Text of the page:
Isabel Hanson Tipton, physicist, was born in Monroe, Georgia, June 17, 1909. She earned a Bachelor of Science degree from the University of Georgia in 1929 and graduate degrees with majors in physics and minors in chemistry from the University of Georgia (M.S., 1930) and Duke University (Ph.D., 1934). She became one of the few women in the United States qualified to teach physics. Tipton was head of the Science Department at Cox College in Georgia and taught at Ohio State University and the University of Alabama before joining the University of Tennessee Department of Physics in 1948. Tipton was widely acclaimed for her research in Raman Spectroscopy and trace metal content in human tissue, which was used to determine safe levels of radioactivity in the body. Her research garnered more than five hundred thousand dollars in federal grant funding, and from it she published over thirty-five professional papers. She was a consultant to the Health Physics Division of the Oak Ridge National Laboratory, a position she held from 1950 until her retirement in 1972.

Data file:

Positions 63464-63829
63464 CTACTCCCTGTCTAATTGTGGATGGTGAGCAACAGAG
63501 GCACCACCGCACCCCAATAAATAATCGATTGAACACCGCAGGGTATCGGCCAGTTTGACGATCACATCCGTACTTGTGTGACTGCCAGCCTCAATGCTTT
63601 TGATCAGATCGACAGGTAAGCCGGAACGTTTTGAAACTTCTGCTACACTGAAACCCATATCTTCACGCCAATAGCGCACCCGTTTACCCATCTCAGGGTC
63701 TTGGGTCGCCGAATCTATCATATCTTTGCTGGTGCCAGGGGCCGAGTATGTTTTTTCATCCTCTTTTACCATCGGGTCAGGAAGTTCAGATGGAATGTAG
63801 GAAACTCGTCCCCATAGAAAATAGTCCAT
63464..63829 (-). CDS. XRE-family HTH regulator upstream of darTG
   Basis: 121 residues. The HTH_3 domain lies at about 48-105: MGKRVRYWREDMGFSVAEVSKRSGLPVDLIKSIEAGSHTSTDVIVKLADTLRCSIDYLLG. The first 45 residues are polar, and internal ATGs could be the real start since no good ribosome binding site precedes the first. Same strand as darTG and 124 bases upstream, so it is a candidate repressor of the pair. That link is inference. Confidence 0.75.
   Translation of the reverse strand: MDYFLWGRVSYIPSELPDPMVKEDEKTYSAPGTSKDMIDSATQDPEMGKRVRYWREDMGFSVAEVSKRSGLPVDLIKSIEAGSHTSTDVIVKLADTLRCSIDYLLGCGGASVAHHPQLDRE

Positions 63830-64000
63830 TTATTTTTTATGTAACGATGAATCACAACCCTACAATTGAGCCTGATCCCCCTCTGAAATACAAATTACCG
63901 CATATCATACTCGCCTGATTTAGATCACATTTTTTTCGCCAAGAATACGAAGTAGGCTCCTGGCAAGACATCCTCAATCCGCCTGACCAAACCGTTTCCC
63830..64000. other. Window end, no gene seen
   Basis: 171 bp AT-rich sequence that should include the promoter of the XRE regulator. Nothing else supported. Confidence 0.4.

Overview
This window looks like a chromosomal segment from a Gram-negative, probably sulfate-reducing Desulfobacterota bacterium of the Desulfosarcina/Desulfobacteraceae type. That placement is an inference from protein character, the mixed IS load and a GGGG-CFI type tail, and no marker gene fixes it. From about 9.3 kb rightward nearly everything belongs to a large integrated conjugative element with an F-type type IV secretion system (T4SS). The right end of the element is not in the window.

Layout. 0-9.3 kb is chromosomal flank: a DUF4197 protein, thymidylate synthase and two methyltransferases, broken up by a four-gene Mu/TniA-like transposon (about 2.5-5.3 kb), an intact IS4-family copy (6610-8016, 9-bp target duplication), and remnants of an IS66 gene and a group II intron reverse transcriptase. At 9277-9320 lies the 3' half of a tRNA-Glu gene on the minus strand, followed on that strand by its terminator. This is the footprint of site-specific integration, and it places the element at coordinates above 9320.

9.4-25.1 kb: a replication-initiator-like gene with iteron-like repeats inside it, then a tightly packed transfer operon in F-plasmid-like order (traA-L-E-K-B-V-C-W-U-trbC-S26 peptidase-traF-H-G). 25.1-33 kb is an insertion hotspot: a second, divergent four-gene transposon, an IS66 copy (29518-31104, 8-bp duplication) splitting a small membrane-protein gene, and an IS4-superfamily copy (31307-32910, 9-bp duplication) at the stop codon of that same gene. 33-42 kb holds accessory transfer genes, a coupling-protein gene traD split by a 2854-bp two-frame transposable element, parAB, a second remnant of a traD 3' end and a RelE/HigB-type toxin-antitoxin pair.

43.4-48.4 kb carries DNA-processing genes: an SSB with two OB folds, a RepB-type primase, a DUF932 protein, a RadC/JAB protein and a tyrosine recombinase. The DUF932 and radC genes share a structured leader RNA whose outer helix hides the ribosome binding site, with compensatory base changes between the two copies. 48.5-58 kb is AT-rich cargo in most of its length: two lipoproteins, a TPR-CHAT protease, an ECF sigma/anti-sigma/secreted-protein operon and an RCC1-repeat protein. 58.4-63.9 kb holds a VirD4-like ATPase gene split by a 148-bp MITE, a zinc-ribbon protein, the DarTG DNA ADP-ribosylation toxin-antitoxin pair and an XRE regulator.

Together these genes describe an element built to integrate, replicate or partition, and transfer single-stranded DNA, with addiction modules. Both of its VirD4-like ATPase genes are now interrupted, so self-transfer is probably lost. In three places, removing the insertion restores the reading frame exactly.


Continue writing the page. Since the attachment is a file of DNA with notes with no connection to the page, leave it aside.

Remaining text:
Tipton was a member of the Tennessee Academy of Science, serving as its secretary from 1953 to 1955 and its president in 1956-57. She was also vice-president and president (1960) of the Southeastern Section of the Society for Applied Spectroscopy. Tipton retired from UT in 1972 and moved to Long Beach, North Carolina, to devote more time to her avocation, ornithology. She died there in 1980.